The current playlist: (the usual) Flathead (Arizona), Deadbolt, Grave Danger, The Mission Creeps, Vitalic, Goldfrapp, Little Fish, William Orbit - just discovered Stupid Man Suit, the Ting Tings, and Lukas Nelson. I love music of all types; anything classical piano, digging the Dub step stuff these days too. As a student of ballet, swing dancing, and salsa, and coming from a family with diverse tastes as well, I like it all, and I am always looking for and listening to new and old stuff. I’ve been around music and musicians my whole life. This world would suck without music.

I think many people see a photo in a magazine and have no idea what goes into creating that image. Likewise, many people probably don’t even think about it at all. Can you explain to us the process of a Dawn Rosa photo shoot?
I do everything from start to finish myself; from planning to delivery - finding subject matter, people, and locations; setting it all up. I’ve even done make up and wardrobe once in a while. I wear many hats. And I go the extra mile.

Working with stylists and make up artists is priceless; my best shoots are when I only have to show up and shoot. Working with editors that know what they want is also priceless. Bob Baxter formerly of Skin and Ink was the best editor I ever worked with. He was tough (I mean really tough), to the point, and taught me more in a year about magazines than I learned in the ten years prior. He’s doing Tattoo Road Trip now. Pretty cool stuff. He knows his shit and is a great editor and I hold him in high regard. (

If you could meet anyone, alive or not, who would it be and why?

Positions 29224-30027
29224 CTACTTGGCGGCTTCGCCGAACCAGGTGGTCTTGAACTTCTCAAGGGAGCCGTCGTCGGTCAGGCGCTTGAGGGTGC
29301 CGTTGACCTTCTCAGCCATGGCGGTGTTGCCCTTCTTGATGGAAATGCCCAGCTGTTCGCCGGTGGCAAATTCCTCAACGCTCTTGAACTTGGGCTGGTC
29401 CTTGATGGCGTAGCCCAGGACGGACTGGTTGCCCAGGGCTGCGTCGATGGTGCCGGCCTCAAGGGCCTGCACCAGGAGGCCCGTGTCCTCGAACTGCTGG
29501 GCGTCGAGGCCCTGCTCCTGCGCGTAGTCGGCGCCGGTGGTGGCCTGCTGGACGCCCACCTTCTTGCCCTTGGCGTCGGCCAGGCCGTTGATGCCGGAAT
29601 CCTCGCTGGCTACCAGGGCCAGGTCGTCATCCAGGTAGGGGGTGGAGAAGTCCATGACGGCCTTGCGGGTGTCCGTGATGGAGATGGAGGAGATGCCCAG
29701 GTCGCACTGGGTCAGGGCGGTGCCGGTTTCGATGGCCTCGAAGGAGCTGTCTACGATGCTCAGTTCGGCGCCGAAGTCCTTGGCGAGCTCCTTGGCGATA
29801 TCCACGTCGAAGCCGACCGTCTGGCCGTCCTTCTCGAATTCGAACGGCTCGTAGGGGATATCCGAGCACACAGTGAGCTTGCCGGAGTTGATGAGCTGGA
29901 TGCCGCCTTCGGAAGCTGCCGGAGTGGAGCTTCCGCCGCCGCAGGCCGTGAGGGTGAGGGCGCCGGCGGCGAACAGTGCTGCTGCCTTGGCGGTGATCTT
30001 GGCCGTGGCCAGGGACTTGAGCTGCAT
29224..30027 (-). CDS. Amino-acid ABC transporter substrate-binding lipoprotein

I must admit, most of my idols are the ordinary people in my life right now but for those no longer with us, I would have to say, Nikola Tesla, Hunter S. Thompson, HB Halicki, Marilyn Monroe, Jimi Hendrix, Jim Morrison, Frank Lloyd Wright, oh and Jesus, because I think he was taking the pot and if he could teach me that whole water to wine thing, that would be great. Wouldn’t suck to meet Willie Nelson and Daniel Tosh either, hope they stick round for a while.

Besides riding motorcycles and photography, what are some other activities/hobbies you’re passionate about?
Writing, researching, learning, sharing, informing people. I want to learn classical piano and the French language. I love animals. I love to laugh. I try and surround myself with humor at every curve. I like to help people. I like to learn about people. I love living. I love exploring new things. I love cars; old and new. I love life. I am grateful everyday I wake with breath. I went to a holistic college to learn Life Coaching back in 2005. I graduated and coached for a couple years full time. The photography work took over and I had to lighten my load but I still take on a client here and there. I do love helping people. I love to see them blossom into their full potential. You could call it a fault, or you could call it a gift, but I see the potential in people and I often see the roadblocks that hold them back and I help them uncover themselves. In everyday life though, sometimes I share, sometimes I hold back on the advice. I’ve learned that people don’t want to be told what to do unless they are paying for it.